Looked-after children on the Autism Spectrum: Pathways, provisions and perspectives. (Student Project)

Jen Pickles

Jen Pickles.

Doctorate in Educational Psychology.

Previous research, as well as statistics produced by the UK government, highlights how children who are looked-after are less likely to make academic progress when compared to children who are not in care. These outcomes become more concerning when looked-after children also have a statement of SEN or an Education, Health and Care Plan (EHCP), with only 5% of children meeting the expected standard in reading, writing and mathematics at Key Stage 2.

My project aims to explore the experience of those pupils who have an EHCP, are looked-after, and have a diagnosis of autism. The implications of an autism diagnosis will vary across students, however guidance highlights the importance of collaboration between staff, caregivers, and professionals to support individualised planning for the pupil (Bond, Symes, Hebron, Humphrey & Morewood, 2016).

However a recent review of Freedom of Information requests based on responses from 147 local authorities in England highlighted inconsistencies in the sharing of information about autism diagnoses and revealed that the majority of local authorities do not routinely report on the diagnostic status of autistic looked-after children at a strategic level (Parsons, McCullen, Emery & Kovshoff, 2018), suggesting that at the most strategic planning levels for autism support the guidance is not being followed, which may further disadvantage pupils within this demographic. The main aim of the study is to explore what information is gathered about looked-after autistic pupils and how this information is shared at a strategic level.  It also considers the possible impact this has on students.  To investigate this, a number of questions will be considered.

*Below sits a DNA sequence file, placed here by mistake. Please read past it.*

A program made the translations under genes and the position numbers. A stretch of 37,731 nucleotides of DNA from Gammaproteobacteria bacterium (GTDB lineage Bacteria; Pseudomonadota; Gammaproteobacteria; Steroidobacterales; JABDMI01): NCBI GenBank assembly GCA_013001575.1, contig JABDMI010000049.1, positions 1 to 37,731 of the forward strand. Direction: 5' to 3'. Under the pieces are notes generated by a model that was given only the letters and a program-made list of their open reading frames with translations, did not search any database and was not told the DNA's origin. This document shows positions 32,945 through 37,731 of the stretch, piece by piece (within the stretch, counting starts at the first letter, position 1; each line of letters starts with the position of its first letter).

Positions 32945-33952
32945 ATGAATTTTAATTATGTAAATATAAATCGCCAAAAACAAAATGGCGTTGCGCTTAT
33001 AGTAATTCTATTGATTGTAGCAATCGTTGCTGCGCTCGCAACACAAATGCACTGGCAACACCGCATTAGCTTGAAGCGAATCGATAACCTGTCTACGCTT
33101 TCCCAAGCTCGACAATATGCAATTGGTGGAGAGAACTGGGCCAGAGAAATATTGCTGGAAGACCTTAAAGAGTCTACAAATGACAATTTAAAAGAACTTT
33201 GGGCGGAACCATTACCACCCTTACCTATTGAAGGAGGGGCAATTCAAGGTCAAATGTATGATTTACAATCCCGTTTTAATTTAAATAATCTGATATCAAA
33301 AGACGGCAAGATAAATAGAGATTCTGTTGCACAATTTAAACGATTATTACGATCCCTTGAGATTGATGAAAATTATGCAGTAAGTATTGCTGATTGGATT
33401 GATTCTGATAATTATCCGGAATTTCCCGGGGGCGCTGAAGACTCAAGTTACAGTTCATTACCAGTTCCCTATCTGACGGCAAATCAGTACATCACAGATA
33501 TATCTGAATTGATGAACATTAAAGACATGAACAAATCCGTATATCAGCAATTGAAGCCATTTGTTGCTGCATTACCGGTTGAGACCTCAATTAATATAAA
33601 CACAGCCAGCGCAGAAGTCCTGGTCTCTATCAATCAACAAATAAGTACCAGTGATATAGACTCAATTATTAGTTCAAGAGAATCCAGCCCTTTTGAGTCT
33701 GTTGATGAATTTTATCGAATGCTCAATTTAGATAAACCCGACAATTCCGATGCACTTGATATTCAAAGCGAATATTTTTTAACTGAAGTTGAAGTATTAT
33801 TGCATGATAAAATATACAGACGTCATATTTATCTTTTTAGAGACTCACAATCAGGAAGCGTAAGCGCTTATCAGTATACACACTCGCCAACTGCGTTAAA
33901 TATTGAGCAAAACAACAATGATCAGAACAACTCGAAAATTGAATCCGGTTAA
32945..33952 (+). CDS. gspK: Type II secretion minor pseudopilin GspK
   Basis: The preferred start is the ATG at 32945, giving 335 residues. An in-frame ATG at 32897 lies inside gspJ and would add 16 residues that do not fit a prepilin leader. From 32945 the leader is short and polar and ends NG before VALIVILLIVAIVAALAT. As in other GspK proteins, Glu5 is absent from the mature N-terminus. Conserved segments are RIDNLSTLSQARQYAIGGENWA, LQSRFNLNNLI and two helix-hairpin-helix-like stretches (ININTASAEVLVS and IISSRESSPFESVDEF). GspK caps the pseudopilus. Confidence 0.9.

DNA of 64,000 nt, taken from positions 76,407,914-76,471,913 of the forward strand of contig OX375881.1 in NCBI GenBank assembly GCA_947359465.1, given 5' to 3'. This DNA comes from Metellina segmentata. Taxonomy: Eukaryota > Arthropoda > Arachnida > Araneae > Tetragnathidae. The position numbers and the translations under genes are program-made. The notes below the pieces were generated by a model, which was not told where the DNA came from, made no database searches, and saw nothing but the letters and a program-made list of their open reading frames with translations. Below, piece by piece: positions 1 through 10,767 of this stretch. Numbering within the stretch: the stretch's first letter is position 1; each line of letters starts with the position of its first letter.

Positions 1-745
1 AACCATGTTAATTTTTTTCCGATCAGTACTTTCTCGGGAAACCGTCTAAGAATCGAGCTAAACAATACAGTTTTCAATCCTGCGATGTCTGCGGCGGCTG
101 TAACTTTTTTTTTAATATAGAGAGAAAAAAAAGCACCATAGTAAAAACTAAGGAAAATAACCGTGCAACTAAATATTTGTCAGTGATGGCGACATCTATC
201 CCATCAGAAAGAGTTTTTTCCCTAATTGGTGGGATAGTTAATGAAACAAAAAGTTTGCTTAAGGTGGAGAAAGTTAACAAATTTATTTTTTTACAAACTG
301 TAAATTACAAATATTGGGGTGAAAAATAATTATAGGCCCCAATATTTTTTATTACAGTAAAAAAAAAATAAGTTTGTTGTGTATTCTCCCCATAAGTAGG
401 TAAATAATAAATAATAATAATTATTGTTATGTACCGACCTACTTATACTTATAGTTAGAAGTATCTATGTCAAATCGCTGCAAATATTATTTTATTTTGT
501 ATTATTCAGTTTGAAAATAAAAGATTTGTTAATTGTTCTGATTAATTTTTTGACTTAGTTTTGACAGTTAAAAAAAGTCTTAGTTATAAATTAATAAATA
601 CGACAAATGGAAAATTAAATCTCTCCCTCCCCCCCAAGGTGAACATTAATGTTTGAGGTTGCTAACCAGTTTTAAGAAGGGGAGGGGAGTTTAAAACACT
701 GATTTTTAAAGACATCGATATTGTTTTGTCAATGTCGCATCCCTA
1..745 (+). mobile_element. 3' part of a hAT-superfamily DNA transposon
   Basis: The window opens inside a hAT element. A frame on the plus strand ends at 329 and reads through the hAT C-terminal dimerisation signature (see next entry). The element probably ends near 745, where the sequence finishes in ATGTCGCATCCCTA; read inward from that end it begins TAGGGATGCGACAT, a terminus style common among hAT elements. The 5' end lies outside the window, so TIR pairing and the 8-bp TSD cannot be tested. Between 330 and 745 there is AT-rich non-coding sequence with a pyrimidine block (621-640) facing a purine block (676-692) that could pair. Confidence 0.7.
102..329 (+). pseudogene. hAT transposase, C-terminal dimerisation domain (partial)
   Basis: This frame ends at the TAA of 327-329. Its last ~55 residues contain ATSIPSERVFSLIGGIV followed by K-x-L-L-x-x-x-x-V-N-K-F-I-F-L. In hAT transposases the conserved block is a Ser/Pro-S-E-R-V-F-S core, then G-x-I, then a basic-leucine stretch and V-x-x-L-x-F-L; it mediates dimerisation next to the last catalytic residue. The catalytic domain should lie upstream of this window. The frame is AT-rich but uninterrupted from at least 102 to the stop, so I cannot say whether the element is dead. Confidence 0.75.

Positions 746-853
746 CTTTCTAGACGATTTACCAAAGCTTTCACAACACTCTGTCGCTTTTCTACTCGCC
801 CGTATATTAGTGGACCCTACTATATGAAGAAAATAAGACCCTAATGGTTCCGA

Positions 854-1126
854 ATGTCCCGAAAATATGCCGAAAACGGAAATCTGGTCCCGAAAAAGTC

1. What are the experiences of Virtual School Heads and Designated Teachers in providing autism related support for looked-after children within their local authority?
  2. What are the views and experiences of autistic looked-after children receiving educational support?
  3. How is information relating to an autism diagnosis and support planning shared with schools?
  4. What can be learned about best practice and possible barriers in supporting looked-after autistic children?

I will explore this through a qualitative approach, interviewing Virtual School Heads, Designated Teachers, and looked-after students who have received a diagnosis of autism. This research will contribute a rich and detailed understanding of the experience of these key-stakeholders and will highlight possible barriers to effective provision and consider areas of best practice when it comes to supporting the education of these students. You can read in detail about the project’s findings here.